Merlin the Magician has remained an enthralling and curious individual since he was first introduced in the twelfth century though the pages of Geoffrey of Monmouth's Historia Regum Britanniae . But although the Merlin of literature and Arthurian myth is well known, Merlin the "historical" figure and his relation to medieval magic are less familiar.Read more...
Merlin the Magician has remained an enthralling and curious individual since he was first introduced in the twelfth century though the pages of Geoffrey of Monmouth's Historia Regum Britanniae. But although the Merlin of literature and Arthurian myth is well known, Merlin the "historical" figure and his relation to medieval magic are less familiar. In this book Anne Lawrence-Mathers explores just who he was and what he has meant to Britain.
The historical Merlin was no rough magician: he was a learned figure from the cutting edge of medieval science and adept in astrology, cosmology, prophecy, and natural magic, as well as being a seer and a proto-alchemist. His powers were convincingly real--and useful, for they helped to add credibility to the "long-lost" history of Britain which first revealed them to a European public. Merlin's prophecies reassuringly foretold Britain's path, establishing an ancient ancestral line and linking biblical prophecy with more recent times. Merlin helped to put British history into world history.
Lawrence-Mathers also explores the meaning of Merlin's magic across the centuries, arguing that he embodied ancient Christian and pagan magical traditions, recreated for a medieval court and shaped to fit a new moral framework. Linking Merlin's reality and power with the culture of the Middle Ages, this remarkable book reveals the true impact of the most famous magician of all time.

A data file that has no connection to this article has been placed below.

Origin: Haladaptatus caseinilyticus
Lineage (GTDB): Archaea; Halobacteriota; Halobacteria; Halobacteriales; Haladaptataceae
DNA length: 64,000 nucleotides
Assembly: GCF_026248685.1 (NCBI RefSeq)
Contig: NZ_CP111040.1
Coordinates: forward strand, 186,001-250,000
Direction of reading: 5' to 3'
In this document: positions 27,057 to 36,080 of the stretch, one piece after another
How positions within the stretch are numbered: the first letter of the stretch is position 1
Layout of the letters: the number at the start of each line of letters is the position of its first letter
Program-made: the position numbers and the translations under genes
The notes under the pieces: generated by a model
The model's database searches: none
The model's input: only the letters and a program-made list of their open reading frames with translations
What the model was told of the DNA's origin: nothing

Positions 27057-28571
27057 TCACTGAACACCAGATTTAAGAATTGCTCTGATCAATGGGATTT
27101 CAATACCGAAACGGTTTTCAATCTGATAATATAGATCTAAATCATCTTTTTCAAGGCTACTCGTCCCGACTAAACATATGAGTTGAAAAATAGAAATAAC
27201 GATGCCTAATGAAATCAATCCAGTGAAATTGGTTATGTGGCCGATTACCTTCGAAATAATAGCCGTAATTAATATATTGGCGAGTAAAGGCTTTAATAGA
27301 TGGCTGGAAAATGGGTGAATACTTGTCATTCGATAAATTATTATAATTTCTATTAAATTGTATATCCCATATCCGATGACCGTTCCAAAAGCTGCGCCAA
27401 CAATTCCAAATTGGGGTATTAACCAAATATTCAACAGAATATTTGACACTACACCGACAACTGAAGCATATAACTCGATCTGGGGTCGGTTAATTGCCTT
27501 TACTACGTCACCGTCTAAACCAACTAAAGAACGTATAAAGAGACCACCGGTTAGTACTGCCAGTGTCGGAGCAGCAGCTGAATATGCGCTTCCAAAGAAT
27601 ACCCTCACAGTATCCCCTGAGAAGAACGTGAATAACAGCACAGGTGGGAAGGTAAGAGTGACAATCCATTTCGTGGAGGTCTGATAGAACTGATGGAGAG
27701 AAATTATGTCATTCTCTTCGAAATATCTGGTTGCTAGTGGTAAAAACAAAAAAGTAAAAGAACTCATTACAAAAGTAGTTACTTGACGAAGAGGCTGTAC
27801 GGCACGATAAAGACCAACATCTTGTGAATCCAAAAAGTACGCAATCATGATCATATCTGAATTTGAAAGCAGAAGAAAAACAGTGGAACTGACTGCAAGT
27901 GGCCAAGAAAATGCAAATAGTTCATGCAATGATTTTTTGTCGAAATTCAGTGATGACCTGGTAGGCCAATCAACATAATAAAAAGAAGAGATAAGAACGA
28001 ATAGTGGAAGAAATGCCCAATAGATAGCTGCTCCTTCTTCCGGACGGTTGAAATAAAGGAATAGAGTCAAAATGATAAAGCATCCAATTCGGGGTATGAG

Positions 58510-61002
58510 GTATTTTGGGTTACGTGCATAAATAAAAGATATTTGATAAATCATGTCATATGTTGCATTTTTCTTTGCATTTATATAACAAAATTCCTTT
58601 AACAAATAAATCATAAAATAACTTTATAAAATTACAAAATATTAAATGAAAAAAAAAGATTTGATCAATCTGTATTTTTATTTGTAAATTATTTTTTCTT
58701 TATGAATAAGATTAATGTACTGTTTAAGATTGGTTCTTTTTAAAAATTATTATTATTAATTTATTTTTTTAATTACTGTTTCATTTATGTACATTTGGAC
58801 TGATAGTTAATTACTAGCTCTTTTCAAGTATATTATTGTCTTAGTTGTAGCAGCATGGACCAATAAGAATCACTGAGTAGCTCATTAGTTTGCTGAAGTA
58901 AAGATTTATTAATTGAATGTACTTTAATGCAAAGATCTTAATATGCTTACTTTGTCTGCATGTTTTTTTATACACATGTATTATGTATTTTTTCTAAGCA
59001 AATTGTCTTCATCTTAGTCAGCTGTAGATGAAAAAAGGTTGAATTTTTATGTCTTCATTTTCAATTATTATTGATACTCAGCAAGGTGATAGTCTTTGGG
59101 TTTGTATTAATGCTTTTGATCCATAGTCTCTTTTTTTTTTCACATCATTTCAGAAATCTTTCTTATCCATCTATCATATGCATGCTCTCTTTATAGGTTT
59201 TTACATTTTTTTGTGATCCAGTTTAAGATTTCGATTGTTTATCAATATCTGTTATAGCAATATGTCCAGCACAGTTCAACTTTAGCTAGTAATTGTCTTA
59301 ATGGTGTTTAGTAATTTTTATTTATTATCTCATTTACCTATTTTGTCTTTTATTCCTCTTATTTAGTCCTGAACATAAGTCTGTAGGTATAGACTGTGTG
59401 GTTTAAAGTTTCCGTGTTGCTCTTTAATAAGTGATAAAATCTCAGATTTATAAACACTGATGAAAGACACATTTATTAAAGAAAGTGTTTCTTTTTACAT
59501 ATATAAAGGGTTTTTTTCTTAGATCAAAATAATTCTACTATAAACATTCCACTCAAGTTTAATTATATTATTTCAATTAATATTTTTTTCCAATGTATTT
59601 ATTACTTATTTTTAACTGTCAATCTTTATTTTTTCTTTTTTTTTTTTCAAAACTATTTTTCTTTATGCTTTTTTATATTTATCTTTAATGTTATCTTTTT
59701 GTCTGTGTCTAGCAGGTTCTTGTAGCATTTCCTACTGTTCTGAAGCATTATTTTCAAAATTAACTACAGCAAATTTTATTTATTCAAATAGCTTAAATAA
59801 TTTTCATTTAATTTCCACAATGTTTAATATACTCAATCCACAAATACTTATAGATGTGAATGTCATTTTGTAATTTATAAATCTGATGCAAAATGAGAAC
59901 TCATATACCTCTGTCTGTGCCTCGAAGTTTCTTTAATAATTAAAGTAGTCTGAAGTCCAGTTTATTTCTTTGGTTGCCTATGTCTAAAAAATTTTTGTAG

Publishers Weekly® Reviews
- Reviewed in: Publishers Weekly, page .
- Review Date: 2012-09-10
- Reviewer: Staff
Merlin has intrigued people the world over since he was first introduced in the 12th century, through the pages of Geoffrey of Monmouth’s Historia Regum Britanniae. The powerful but doomed magician of King Arthur’s mythical court became a fixture in medieval romances and is still well- known eight centuries later. Less familiar is the original concept of Merlin as a historical personage who had a profound influence on the volatile political landscape of Europe during the Middle Ages. British medievalist Lawrence-Mathers explores the evolving literary representations of Merlin against their historical backdrops in this densely written monograph. According to Lawrence-Mathers, Merlin was a “political prophet” whose magical powers and prophecies served as a “possible source of guidance and insight” during times of instability and upheaval, from the 12th to the 16th centuries, and even into the English civil war of the mid-17th century. Merlin’s impact on the political landscape was all the more lasting because he was regarded as a genuine historical rather than a legendary or fictional figure. But as popular belief in the reality of magic declined in the 18th century, so did Merlin’s impact. Despite Merlin’s lingering fascination, this study is recommended for scholars well-versed in the history and literature of medieval Europe. (Nov.)